banner
toolbar
July 23, 1998

Big Manufacturers Enter Herbal-Supplement Market


Related Articles
  • Judge Rebuffs F.D.A. on Effort to Ban Diet Supplement (June 17)
  • St. John's Wort, the Herb Du Jour (Dec. 14, 1997)
  • In Germany, Humble Herb is a Rival to Prozac (Sept. 9, 1997)
    By DANA CANEDY

    The makers of herbal supplements are in the business of selling stamina and serenity in a bottle. But as the public's appetite for such products as St. John's wort and echinacea has strengthened, the business itself has become anything but serene.

    Once largely the province of obscure manufacturers with limited distribution, these pills and powders are no longer consigned to a spot next to the bee pollen at the local health-food store. Now they carry trusted brand names and command premium shelf space in supermarkets, drug stores and mass retail chains around the United States.

    With billions of dollars in sales up for grabs, however, the battle for market share has become intense, pitting large drug companies and consumer products makers against one another.

    At the same time, questions about the value of those pills and powders have become more pointed, courtesy not only of government regulators and consumer advocates but also of drug companies that have opted to stay on the herbal sidelines.

    The big new makers and retailers of the supplements argue that they are simply providing natural solutions for good health in an age of self-medication, and that they are drawing criticism in part because their products are seen as cut-rate competition for high-profit pharmaceuticals.

    Products like St. John's wort, whose fans see it as an alternative to Prozac, and echinacea, which is touted as effective in boosting the immune system, are plant-based substances whose properties can help to alleviate everyday ailments, their manufacturers say. They are also quick to note that the substances have been used for centuries in Asia and Europe and are increasingly being accepted as an adjunct to Western medicine.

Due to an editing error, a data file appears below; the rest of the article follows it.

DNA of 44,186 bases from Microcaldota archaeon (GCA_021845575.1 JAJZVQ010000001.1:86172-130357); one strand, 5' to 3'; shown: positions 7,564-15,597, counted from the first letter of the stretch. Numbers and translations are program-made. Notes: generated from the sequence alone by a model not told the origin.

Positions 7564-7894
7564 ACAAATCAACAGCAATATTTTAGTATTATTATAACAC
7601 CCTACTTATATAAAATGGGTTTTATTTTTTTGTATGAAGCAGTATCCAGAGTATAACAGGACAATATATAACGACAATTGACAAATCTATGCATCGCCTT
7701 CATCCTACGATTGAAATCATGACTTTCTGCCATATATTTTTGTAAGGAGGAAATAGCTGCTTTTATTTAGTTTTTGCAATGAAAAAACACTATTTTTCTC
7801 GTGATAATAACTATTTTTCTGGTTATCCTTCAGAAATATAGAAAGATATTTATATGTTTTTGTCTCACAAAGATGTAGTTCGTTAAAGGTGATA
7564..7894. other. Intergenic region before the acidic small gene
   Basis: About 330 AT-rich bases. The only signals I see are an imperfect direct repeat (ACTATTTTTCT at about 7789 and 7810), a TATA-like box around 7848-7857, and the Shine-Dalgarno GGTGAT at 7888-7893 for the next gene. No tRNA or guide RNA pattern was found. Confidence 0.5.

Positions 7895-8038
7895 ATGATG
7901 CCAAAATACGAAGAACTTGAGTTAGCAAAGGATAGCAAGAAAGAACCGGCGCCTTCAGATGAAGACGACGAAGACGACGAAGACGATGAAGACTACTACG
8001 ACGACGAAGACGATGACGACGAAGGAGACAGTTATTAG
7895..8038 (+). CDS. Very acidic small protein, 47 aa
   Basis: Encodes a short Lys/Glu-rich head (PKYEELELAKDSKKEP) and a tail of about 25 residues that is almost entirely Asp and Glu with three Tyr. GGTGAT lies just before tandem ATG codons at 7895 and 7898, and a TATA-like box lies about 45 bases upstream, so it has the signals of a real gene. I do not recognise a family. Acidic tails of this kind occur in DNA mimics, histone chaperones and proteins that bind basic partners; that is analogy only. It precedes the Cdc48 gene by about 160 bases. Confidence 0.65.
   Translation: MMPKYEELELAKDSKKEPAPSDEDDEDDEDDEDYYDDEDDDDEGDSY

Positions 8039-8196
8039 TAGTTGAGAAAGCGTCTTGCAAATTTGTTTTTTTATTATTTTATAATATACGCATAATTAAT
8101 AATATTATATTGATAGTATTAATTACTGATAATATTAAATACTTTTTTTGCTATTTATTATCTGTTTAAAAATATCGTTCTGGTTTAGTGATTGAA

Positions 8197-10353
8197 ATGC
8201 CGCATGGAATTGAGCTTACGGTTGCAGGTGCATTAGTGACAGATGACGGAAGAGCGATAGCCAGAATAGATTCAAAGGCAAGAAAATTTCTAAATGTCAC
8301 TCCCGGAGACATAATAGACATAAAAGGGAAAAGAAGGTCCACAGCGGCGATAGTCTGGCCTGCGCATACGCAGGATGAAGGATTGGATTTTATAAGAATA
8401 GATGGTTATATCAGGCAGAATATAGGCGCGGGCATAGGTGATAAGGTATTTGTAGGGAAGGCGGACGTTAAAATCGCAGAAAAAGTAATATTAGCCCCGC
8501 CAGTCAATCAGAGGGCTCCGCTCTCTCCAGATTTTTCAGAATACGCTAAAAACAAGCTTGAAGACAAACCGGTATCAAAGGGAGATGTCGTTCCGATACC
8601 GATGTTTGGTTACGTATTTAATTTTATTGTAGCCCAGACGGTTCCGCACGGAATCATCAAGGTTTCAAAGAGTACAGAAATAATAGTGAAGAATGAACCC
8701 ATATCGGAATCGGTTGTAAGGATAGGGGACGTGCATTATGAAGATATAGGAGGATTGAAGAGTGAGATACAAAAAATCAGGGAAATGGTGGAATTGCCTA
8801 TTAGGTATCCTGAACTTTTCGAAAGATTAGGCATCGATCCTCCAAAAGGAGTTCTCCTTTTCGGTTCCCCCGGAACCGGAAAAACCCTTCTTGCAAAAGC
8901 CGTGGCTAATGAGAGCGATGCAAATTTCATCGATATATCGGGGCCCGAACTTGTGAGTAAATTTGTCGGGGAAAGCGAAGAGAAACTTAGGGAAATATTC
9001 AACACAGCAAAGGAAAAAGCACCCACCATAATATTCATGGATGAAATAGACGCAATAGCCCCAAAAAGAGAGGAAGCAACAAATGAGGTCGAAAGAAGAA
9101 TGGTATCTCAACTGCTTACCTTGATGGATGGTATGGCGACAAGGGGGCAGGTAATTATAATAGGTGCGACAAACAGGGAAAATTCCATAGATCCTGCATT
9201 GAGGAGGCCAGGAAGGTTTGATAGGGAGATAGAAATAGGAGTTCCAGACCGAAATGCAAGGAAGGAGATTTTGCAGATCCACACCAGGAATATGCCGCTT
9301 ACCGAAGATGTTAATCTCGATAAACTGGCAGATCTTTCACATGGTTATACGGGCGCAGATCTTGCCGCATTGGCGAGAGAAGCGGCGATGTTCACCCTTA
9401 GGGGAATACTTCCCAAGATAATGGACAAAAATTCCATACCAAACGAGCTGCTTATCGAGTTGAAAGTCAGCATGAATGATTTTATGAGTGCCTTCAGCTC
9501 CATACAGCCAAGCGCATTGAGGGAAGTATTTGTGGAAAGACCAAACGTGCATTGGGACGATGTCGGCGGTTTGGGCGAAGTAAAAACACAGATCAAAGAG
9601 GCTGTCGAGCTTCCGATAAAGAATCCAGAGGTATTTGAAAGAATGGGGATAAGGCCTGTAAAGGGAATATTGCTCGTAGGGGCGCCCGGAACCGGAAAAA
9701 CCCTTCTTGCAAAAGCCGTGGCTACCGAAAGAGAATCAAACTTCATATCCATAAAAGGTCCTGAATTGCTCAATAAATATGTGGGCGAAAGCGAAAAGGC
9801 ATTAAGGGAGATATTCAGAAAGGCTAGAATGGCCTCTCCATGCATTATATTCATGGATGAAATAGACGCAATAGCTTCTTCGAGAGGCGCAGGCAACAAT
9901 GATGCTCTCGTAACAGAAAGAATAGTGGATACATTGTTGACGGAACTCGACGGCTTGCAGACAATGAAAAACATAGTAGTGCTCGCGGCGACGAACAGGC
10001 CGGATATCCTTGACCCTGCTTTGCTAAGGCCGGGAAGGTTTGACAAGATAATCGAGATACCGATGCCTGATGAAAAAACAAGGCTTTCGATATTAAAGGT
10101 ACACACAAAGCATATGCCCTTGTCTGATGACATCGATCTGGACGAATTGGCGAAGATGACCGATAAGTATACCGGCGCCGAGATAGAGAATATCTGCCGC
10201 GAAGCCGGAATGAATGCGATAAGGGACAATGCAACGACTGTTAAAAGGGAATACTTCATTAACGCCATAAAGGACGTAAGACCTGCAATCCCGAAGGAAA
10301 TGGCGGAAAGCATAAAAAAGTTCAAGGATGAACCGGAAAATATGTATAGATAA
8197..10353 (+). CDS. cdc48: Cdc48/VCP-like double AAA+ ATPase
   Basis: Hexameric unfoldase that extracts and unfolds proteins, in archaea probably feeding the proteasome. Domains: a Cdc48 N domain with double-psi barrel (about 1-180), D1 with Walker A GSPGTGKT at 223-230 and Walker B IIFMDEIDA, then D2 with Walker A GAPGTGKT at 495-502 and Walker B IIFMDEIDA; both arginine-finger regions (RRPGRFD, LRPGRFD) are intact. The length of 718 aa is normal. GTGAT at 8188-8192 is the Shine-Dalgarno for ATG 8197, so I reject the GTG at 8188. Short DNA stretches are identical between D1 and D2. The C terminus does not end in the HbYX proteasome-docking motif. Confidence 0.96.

But industry critics say the manufacturers' motives are anything but wholesome. Like clothes designers who slap their labels on lines of jeans, the manufacturers are simply seeking to cash in on the latest fad that has turned mainstream, the critics say. The difference, they add, is that putting respected names on herbal remedies lends undeserved credibility to a loosely regulated industry of products with sometimes questionable safety and efficacy.

    Whatever the motivation, the competition to establish leading brands is intensifying. Celestial Seasonings Inc., known for its teas, is counting on its earthy image to sell a line of 17 herbal supplements introduced in April. The products include a formula containing St. John's wort called Mood Mender, which the company says is useful for a positive outlook.

    American Home Products Corp., which makes Centrum vitamins, is seeking to capitalize on that brand by extending it to herbal remedies scheduled to hit store shelves later this year.

    Bayer Corp., which makes One-A-Day brand vitamins and minerals, is entering the market next month with a line of products that combines vitamins and herbs. They include formulas for "a healthy emotional balance," which contain St. John's wort and a second supposedly mood-enhancing ingredient, kava, and another containing Ginkgo biloba, an herbal substance that "helps support memory and concentration."

    And Warner-Lambert Co. says it is testing substances that may become part of a line it plans to introduce, possibly later this year.

    Even Wal-Mart has got into the act with private-label supplements it introduced last year and sells near store pharmacies under the name Spring Valley.

    What has all of these companies suddenly hopping on the herbal bandwagon is greater consumer demand, particularly among aging baby boomers, for products that offer the hope of staying youthful. A frustration with traditional health care is also a factor.